The origins of the coronaries show great variability, and the prevalence of anomalous coronary origins was described previously by Joshi SD et al.  in a cadaveric study of 105 hearts. Interestingly, only 41% and 77% of the right and left coronary ostia, respectively, had a central position with reference to the commissures. The ostia (right and left) were seen as vertical, horizontal, or crescentic slits in 8.6% and 7.6%, respectively.
The attending surgeon who operated the patient pointed out that particular anatomy of the coronary ostia located extremely close to the aortic annulus impeded him the implantation of stented prosthesis on a greater/larger distance from the latters, and decided therefore to implant a stentless prosthesis. It was not until direct surgical inspection of the aortic root however that this particular anatomy was diagnosed.
Certainly, Transcatheter Aortic Valve Implantation (TAVI) could also be an option in such a situation, but we are unable to precisely estimate all the risks and hazards of the deployment of a transcatheter device into an anomalous aortic root without direct visual control. On the contrary, sutureless prostheses feature less bulky sewing ring (or do not present it at all) and all the advantages of direct surgical control as well as the possibility of a repeated implantation of the same device in the case of faulty first deployment. So, suture less prostheses and TAVI represent possible technical options in a similar situation, too.
This clinical case happened to us before the era of the extensive use of sutureless prostheses in our department, so that the unique available option was a stent less prosthesis. Perfectness is unreachable, and every surgical device and prosthesis has its own drawbacks and limitations. Stentless prostheses are not an exception. Optimizing hemodynamics to prevent patient-prosthetis mismatch and improve durability, stentless bioprostheses use was revived in the early 1990s. Nonetheless, the introduction of stentless valves into clinical practice has not replaced stented valve prostheses as expected a decade ago.
Stentless prostheses were found to be advantageous in patients with severe impaired left ventricular function or a small aortic annulus (ie, evidence of grade II), but no specific advantages could be determined for the majority of patients. The durability results were mixed: the Toronto SPV (St. Jude Medical, Minneapolis, MN) showed an increase in degeneration after 10 years of follow-up, whereas the Freestyle porcine stentless prostheses (Medtronic, Minneapolis, MN) still showed excellent results after this period .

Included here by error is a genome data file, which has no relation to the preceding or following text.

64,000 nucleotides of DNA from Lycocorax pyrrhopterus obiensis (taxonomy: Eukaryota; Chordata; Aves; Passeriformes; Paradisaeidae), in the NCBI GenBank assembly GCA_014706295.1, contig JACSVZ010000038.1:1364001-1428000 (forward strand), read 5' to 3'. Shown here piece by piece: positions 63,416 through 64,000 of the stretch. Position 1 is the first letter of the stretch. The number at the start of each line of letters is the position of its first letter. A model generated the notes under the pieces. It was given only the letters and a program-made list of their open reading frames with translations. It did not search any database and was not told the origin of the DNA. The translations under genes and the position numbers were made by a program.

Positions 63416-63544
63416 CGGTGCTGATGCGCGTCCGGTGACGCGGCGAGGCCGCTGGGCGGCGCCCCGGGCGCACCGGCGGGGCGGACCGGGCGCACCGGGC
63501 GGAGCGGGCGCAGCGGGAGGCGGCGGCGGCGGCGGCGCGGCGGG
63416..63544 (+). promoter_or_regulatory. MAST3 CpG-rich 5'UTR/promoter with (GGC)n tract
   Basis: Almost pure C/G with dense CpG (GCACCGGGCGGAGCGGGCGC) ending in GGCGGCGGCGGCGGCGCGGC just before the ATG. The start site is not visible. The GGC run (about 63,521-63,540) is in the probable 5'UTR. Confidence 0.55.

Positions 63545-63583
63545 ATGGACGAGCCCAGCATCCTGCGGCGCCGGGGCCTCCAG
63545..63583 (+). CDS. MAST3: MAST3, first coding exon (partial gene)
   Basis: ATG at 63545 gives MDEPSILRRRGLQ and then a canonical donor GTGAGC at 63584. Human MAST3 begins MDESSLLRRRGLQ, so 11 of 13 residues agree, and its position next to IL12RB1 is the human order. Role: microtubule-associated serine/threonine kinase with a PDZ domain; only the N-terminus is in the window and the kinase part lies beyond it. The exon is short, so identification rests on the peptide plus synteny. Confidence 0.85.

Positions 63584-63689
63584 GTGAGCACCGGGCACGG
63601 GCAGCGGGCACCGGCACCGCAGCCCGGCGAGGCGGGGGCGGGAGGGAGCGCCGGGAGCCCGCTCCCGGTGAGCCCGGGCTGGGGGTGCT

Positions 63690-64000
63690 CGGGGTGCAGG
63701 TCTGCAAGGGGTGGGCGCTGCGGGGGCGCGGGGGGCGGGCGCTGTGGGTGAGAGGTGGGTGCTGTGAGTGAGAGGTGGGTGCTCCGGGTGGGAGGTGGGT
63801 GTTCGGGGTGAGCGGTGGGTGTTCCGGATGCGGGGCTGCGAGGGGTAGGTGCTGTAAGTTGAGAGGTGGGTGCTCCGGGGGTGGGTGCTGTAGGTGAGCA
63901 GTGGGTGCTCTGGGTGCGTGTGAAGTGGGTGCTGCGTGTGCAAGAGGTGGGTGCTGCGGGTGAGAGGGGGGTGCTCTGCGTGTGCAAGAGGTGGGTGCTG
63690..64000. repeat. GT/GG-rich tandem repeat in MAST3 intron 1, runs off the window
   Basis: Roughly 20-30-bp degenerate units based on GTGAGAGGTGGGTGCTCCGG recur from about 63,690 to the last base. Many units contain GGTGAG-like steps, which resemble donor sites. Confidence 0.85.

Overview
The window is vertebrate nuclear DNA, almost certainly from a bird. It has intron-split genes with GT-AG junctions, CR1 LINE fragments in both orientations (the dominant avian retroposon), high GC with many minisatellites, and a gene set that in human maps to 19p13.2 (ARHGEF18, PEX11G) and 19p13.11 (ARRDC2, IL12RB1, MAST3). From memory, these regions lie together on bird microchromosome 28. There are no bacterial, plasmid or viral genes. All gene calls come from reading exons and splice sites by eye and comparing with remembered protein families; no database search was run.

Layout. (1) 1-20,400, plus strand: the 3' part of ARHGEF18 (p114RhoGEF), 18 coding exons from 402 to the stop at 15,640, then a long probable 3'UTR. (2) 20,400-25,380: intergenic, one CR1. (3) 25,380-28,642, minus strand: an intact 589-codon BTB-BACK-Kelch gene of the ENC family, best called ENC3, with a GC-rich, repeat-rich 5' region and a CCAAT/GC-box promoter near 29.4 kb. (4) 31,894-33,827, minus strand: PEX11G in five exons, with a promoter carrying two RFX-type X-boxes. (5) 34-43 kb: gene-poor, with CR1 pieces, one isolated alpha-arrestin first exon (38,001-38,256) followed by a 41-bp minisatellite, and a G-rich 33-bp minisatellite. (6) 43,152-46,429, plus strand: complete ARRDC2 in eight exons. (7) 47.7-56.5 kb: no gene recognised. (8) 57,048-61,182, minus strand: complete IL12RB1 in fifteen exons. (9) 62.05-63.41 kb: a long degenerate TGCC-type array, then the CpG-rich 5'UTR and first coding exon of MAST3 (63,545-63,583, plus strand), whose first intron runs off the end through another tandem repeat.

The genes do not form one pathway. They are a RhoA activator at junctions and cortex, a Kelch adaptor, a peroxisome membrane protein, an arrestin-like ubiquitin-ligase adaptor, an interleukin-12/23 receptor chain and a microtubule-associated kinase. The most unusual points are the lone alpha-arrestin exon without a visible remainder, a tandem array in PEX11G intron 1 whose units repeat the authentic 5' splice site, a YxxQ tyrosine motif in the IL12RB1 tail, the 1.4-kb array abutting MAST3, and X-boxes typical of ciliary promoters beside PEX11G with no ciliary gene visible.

However, until now, there is no definite evidence on the superiority of stentless over stented bioprostheses. Structural valve deterioration resulting from cusp tear with consequent aortic regurgitation remains the main contributing factor to the lower freedom from reoperation compared with stented bioprostheses . There are many contradictory studies published, and there was no level I or IIa evidence of more effective orifice area, mean pressure gradient, left ventricular mass regression, surgical risk, durability, and late outcomes in stentless bioprostheses. There is no general recommendation to prefer stentless bioprostheses in all patients.
The overall dilemma is the absence of large randomized studies. In general, both clinical and experimental studies show that stentless valves have several biomechanical and haemodynamic benefits when compared with stented valves, though new generation pericardial valves have excellent blood flow profiles. However, stentless and stented valves seem to perform equally well when it comes to various clinical parameters [6,7]. Proposing the idea that prevention is superior to any kind of treatment, we speculate that it was probably better to opt directly for stentless or sutureless valves in the described clinic-anatomical situation.
Neither financial support nor technical or other assistance has been received during the manuscript preparation. Dr. Solinas M. has to disclose a financial relationship (consultancy fees) with Sorin Group.
Figure 1: Schematic view of the implanted stented tissue prosthesis in seat, abnormally low and paracomissural localization of both the coronary ostia (LCA, left coronary artery; RCA, right coronary artery), indicated by the white arrows, and (dotted black line) normal position of the coronary ostia, indicated by the black arrows.